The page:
Don't get me wrong, I love soccer, and there are some sequences in the film that are pretty good. Argentina's 26 touches of the ball before it reaches the back of the opponent's net is reminiscent of the legendary Brazilian teams of the '70s, when it comes to ball control and wizardry. The Portugal-Netherlands debacle in all its yellow and red card glory is given enough time to show how amateurish, even comical, the referee's decisions were. And some of the standalone crystallized moments of the tournament are captured as well. In a match between England and Portugal, English striker Wayne Rooney kicked the groin of a Portuguese player, which was dutifully reported to the referee by Portuguese midfielder (and Manchester United teammate) Cristiano Ronaldo. Rooney was shown the red card and ejected from the match, which England eventually lost on penalty kicks. Aside from the result of the match, what infuriated Britons nationwide was the shot of Ronaldo sending a wink to the bench after Rooney was shown the red. There was talk that Ronaldo shouldn't bother to return to play for his club after the tournament, but as of this review, it has since subsided and his club has recaptured the top spot in the English Premier League.
Then you have the cranial assault shot heard around the world. Zinedine Zidane was playing in his last matches as a professional. The 34-year-old Frenchman from Algerian parents had been slowed to some extent by injury, and had even retired from international competition before, but when the French were in danger of not qualifying for the tournament, he returned to play for his country. Despite some hiccups where he was suspended for a key game in the first round of play due to yellow card accumulation, he showed dazzling skill that reminded fans why he was named FIFA World Player of the Year three times in a five year period. He scored the only goal in the semifinals that got the French to the finals, where they were up against an Italian squad that was stingy on defense, allowing only one goal over a multi-match stretch. He scored the first goal in the Final (only the fourth player ever to score in two World Cup Finals), and could only stand defenseless as Italian defender Marco Materazzi evened the match with a goal off a corner kick. As the game drew on and opportunities became scarce, Zidane had an ideal shot at goal, but was stopped by Gianluigi Buffon. Several minutes later, Zidane and Materazzi exchanged some words, and Zidane headbutted Materazzi in the sternum, sending him to the ground and sending Zidane to the showers with a red card. What exactly was said between the two players remains a mystery, though dominant speculation seems to be on Zidane's female relatives and their perceived promiscuity, but it's anyone's guess. After that, the French fought valiantly with the Italians and ultimately lost the game on penalty kicks, the second such occurrence in history. The win proved to be vindication for an Italian team, most of whom play in a domestic league who was under the harsh scrutiny of a match-fixing scandal.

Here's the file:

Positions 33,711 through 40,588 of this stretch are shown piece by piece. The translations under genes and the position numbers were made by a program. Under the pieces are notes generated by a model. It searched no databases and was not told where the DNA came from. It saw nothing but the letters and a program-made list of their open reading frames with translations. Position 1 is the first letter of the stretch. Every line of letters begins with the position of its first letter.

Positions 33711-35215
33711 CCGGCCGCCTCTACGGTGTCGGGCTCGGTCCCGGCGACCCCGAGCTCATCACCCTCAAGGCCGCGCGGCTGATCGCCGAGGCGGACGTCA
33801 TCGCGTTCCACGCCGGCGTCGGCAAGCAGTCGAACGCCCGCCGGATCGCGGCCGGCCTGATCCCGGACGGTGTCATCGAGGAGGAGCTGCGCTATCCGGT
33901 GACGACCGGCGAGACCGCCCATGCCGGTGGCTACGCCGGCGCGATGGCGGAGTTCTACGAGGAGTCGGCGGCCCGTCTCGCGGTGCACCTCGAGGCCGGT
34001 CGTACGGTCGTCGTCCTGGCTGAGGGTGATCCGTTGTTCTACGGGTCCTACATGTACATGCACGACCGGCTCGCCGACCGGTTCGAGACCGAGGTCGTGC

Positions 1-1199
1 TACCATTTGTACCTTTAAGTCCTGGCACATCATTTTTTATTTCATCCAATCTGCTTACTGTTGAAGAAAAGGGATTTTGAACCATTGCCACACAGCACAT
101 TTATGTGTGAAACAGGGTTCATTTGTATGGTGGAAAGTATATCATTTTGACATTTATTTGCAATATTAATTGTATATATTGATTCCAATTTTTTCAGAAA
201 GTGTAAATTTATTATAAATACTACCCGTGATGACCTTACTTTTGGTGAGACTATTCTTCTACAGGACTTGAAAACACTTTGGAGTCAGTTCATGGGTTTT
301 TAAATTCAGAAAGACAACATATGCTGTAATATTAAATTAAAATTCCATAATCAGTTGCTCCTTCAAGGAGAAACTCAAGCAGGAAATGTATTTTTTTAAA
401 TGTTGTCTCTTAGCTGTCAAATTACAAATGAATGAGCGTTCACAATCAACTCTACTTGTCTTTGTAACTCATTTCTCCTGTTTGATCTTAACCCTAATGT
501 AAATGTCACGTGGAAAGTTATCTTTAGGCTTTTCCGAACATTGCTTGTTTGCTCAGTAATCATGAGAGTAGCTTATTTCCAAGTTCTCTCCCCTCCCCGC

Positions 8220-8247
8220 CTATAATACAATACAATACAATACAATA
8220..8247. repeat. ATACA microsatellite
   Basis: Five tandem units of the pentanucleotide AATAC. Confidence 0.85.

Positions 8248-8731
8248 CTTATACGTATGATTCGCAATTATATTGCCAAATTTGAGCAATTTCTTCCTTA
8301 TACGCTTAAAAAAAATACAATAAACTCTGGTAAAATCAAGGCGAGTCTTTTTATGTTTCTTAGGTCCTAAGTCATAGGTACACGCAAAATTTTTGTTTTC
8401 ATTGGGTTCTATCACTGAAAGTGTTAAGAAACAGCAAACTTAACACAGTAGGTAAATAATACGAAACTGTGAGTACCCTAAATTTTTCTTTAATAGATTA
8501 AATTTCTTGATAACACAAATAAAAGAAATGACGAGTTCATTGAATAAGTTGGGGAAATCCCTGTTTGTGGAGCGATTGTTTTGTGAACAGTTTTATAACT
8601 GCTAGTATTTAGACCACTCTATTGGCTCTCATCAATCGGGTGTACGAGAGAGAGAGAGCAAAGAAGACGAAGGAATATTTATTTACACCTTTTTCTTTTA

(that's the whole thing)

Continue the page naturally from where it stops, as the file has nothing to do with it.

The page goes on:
Upon further reflection, the last two paragraphs were a good deal of what Brosnan said during this piece, but I didn't take almost two hours to do it. For FIFA to make more compelling features in the future, some artificial drama should be included, whether they want to admit it or not. It's about entertainment, and unfortunately in soccer, action alone doesn't speak for itself.